The University of Kentucky was recently awarded a prestigious Centers of Biomedical Research Excellence (COBRE) grant to study the metabolism of cancer from the National Institutes of General Medical Sciences, part of the National Institutes of Health. The $11.2 million grant will fund UK’s Center for Cancer and Metabolism over the next five years.
Kentucky has disproportionately high incidences of both cancer and metabolic disorders and leads the nation in cancer deaths and is in the top 10 for highest obesity rates in the country. While scientists have long known of a direct link between obesity and cancer, the need for further research into this field is a necessity for Kentuckians.
UK's Center for Cancer and Metabolism (CCM) capitalizes on highly specialized institutional strengths in cancer and advanced metabolomics tools to focus on the underlying mechanisms that link dysfunctional metabolism to cancer. Recent studies have shown that the metabolic powerhouse of cells – the mitochondria -– can influence how aggressive a cancer becomes.
UK has internationally renowned experts in the field of cancer and metabolism, and new state-of-the-art technology has improved the ability to understand how metabolism impacts cancer.
The CCM will bring together highly complementary disciplinary strengths at UK in cancer, metabolism and data sciences, coupled with sophisticated metabolomics tools and advanced cancer imaging capabilities, to strengthen the university’s cancer research enterprise by providing a thematically focused multidisciplinary infrastructure dedicated to defining the role of metabolism in the development and treatment of cancer.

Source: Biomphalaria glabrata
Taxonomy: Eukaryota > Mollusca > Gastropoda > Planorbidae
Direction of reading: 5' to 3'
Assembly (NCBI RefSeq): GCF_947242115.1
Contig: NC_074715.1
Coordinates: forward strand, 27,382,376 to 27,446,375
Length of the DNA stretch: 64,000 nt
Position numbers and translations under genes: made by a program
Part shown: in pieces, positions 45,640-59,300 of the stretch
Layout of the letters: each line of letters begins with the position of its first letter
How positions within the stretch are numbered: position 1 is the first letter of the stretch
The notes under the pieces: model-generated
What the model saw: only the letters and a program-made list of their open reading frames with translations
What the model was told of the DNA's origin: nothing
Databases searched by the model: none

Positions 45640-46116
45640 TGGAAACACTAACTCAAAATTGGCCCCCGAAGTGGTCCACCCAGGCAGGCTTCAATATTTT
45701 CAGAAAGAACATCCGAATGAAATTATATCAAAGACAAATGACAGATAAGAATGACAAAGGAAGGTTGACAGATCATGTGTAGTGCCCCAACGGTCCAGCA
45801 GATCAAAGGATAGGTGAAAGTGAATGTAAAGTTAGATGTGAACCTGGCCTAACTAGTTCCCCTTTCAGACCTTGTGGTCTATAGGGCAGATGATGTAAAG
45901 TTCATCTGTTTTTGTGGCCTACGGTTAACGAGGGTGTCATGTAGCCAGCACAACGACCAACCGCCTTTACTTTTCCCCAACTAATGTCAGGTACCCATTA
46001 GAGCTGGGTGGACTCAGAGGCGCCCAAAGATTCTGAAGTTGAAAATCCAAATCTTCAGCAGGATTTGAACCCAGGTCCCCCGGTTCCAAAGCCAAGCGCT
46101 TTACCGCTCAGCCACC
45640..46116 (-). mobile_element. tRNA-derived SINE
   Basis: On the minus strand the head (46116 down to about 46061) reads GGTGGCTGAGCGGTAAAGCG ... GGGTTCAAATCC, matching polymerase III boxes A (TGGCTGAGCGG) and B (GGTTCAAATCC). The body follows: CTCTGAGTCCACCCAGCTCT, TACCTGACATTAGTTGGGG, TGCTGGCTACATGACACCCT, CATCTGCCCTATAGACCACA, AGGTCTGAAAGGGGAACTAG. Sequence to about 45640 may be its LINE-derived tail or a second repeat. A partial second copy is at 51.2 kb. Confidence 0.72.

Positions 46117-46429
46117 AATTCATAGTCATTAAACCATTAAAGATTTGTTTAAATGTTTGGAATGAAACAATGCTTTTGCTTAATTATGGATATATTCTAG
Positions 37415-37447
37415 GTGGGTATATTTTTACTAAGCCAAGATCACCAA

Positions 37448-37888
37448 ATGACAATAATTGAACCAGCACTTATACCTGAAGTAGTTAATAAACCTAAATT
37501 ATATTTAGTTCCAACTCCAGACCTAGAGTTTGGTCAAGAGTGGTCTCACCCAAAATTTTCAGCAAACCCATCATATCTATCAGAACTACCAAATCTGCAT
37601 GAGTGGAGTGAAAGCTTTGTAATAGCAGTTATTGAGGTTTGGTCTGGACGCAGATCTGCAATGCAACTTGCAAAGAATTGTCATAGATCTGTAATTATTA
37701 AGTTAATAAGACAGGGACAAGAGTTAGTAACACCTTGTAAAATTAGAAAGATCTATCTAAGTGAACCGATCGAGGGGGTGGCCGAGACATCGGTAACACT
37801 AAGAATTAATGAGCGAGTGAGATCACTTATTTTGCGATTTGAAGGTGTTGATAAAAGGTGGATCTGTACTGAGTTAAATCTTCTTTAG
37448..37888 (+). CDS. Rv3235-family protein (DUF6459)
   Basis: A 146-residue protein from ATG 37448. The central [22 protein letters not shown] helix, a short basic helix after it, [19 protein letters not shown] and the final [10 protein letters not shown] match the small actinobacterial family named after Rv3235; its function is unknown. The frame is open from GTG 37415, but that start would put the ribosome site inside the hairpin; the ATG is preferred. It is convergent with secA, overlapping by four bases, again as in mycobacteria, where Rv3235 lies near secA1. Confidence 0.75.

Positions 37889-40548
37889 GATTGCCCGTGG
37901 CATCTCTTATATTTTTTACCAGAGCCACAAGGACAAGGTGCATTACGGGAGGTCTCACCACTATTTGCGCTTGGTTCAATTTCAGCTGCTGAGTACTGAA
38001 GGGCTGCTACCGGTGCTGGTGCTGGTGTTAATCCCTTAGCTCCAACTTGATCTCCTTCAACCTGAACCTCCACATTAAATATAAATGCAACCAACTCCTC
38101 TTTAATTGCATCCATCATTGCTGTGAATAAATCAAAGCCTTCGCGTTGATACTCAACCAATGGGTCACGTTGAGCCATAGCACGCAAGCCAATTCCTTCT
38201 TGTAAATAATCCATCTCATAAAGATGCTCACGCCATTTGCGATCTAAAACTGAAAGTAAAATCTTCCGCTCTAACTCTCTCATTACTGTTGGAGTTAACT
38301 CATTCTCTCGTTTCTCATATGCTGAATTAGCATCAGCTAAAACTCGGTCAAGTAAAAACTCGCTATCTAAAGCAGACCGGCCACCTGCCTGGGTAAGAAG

COBRE grants also use this platform to develop promising early-stage investigators with enhanced skill sets in exciting new areas of cancer research and to enhance their success in competing for NIH grant support. The grant promotes collaborative, interactive efforts among researchers with complementary backgrounds, skills and expertise.
Dr. Travis Thomas, Associate Professor, Clinical Nutrition, is one of four junior investigators, mentored by teams of clinicians and scientists from a variety of disciplines, departments and colleges at UK, who will lead major projects investigating an aspect of cancer metabolism
His project, “The contribution of Vitamin D to Muscle Metabolic Function in Cancer Cachexia,” received $1.68 million in funding, with Dr. Daret St Clair as Principal Investigator.
Thomas’ project will receive $1.68 million over the next five years to use a combination of advanced metabolic analytical approaches with complementary model systems in cell culture and human subjects to understand the biochemical and physiological mechanisms underlying cancer cachexia in relation to the role of vitamin D in conjunction with resistance exercise.
The impact of this project, the first nutrition and exercise study designed as an inexpensive intervention, is to understand the effect of vitamin D on the metabolic and anabolic dynamics, which underpin dysfunction in cachectic muscle. If vitamin D improves muscle metabolic function and/or anabolic sensitivity, these adaptations will ultimately improve cancer therapy by combating cancer cachexia. Further, this project has the potential to identify the minimum effective intervention dose for optimizing metabolic health leading to more practical and individualized lifestyle prescriptions to reduce health care costs.